Top 5 lightning strike myths, how to stay safe in a storm

Lightning’s bite is chilling in its randomness.

It covets neither metal — a persistent myth — or water, and can strike from a sun-filled sky as readily as when thunderclouds darken overhead.

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Knowing the facts of lightning’s behavior can save lives.

When 23-year-old Bechelet Joseph was struck last year, it was noted that he had just picked up a vehicle battery in a yard full of metal rods and tools.

National Weather Service lightning expert John Jensenius said that had “nothing at all” to do with the strike.

“Lightning is not attracted to anything,” he said. “I’ve seen various articles about batteries and screwdrivers, none of which had any effect.”

A large tree nearby was a more likely culprit as lightning tends to aim for the tallest object, which can conduct electricity to anyone standing nearby.

With that in mind, here are the top 5 myths about lightning strikes. Knowing them, could save your life.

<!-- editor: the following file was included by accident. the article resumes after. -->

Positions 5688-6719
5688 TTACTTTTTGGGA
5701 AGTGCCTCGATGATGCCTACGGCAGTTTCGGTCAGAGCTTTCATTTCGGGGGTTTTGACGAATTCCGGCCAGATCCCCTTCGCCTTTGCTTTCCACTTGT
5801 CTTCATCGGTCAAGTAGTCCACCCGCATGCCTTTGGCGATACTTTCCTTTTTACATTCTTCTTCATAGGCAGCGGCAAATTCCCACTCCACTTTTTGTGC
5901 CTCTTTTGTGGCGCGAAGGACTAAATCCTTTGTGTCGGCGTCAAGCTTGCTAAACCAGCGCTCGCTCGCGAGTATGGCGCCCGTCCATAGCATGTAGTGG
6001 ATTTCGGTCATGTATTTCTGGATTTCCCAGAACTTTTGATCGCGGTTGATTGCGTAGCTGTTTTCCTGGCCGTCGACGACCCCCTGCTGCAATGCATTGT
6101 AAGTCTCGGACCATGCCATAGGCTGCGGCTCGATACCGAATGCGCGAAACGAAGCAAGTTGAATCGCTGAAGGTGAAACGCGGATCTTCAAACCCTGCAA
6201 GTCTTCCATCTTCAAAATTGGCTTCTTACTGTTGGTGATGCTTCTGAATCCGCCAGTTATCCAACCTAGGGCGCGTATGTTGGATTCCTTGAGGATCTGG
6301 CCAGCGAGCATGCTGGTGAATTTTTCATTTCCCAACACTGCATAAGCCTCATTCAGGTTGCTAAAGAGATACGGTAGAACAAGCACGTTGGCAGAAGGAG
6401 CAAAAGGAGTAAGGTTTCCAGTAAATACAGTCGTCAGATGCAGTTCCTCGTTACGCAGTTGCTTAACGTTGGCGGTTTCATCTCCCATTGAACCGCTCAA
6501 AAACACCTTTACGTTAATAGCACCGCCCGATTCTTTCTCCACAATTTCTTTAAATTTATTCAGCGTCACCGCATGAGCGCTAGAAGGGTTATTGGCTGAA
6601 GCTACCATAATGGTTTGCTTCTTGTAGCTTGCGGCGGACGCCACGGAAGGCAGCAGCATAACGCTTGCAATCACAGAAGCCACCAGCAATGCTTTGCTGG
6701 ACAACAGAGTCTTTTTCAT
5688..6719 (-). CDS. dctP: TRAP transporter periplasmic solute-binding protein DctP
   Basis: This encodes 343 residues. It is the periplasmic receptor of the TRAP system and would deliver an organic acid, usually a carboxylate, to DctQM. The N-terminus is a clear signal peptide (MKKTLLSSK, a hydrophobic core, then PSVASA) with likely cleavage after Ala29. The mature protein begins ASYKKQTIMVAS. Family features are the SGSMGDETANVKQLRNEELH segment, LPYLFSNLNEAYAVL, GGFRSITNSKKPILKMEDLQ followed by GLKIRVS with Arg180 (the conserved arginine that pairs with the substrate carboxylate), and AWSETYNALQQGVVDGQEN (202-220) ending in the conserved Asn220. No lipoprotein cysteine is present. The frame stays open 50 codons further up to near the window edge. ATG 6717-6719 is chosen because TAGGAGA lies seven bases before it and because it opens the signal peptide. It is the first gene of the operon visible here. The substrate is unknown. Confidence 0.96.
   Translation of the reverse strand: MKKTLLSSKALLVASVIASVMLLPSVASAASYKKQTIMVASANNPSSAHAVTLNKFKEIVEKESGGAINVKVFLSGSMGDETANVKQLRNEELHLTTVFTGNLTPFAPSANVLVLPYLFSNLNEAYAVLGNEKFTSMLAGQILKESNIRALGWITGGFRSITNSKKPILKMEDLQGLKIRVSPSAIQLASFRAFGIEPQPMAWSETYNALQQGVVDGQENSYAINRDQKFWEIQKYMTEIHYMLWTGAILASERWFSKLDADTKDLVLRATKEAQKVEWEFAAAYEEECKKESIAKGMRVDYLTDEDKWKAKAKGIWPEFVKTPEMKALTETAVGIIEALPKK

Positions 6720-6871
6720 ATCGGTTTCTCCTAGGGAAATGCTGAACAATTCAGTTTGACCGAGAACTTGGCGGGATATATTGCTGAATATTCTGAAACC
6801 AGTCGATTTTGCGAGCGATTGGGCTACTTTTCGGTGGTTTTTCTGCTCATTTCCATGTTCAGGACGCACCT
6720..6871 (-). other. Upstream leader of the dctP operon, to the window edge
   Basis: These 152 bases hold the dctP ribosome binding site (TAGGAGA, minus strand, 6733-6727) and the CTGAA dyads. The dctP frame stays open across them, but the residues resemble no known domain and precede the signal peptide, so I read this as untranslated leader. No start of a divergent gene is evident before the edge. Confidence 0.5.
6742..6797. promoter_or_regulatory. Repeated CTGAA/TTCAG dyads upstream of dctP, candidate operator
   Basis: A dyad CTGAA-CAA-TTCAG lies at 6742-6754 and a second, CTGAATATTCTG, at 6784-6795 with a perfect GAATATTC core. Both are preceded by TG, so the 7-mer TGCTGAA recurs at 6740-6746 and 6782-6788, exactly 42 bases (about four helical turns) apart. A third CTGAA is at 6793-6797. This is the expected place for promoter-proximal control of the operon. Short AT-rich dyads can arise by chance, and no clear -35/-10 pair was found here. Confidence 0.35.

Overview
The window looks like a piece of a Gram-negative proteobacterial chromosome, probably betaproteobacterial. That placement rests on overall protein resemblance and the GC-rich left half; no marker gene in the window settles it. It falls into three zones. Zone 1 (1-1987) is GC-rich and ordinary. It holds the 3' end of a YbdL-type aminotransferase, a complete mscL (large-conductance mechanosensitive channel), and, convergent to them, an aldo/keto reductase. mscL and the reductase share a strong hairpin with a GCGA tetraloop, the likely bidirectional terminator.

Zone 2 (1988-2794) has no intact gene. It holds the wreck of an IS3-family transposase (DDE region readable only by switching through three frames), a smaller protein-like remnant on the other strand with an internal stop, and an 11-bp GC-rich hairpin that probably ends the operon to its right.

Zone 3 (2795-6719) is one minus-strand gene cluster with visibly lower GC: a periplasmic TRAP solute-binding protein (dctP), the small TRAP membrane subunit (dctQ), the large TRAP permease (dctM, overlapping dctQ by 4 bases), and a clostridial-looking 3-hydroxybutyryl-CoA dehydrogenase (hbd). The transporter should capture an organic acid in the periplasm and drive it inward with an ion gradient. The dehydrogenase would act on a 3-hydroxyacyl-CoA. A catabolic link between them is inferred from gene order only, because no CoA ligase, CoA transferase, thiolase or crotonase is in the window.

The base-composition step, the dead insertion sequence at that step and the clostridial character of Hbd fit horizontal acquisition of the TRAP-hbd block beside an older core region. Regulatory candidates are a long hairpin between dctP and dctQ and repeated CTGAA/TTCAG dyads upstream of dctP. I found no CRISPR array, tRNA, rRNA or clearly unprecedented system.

Myth: Lighting is attracted to metal objects

Fact: The presence of metal makes absolutely no difference where lightning strikes. Height, pointy shape and isolation are the dominant factors controlling where a lightning bolt strikes.

Myth: Rubber tires on a car protect you from lightning by insulating you from the ground.

Fact: A vehicle with a metal roof is usually a safe place during a lightning storm, but it is the roof and metal sides of the car, not the tires, that offer protection. Lighting striking a car will be conducted through the metal into the ground.

Myth: If it's sunny with no clouds overhead, it is safe from lightning.

Fact: Lightning can strike up to 10 miles from the center of a thunderstorm, far outside the area of rain.

Myth: Lightning never strikes the same place twice.

Fact: Lighting often strikes the same place repeatedly, especially if it's a tall, isolated object.

Myth: It is good to take shelter under a tree during a thunderstorm.

Fact: Trees, because they are tall and pointy, are more likely to be struck by lightning, which could impact anyone standing underneath of one. It's often believed that golfers are struck the most by lightning, but that is also a myth. Most people killed by lightning during leisure activities are on or near the water.

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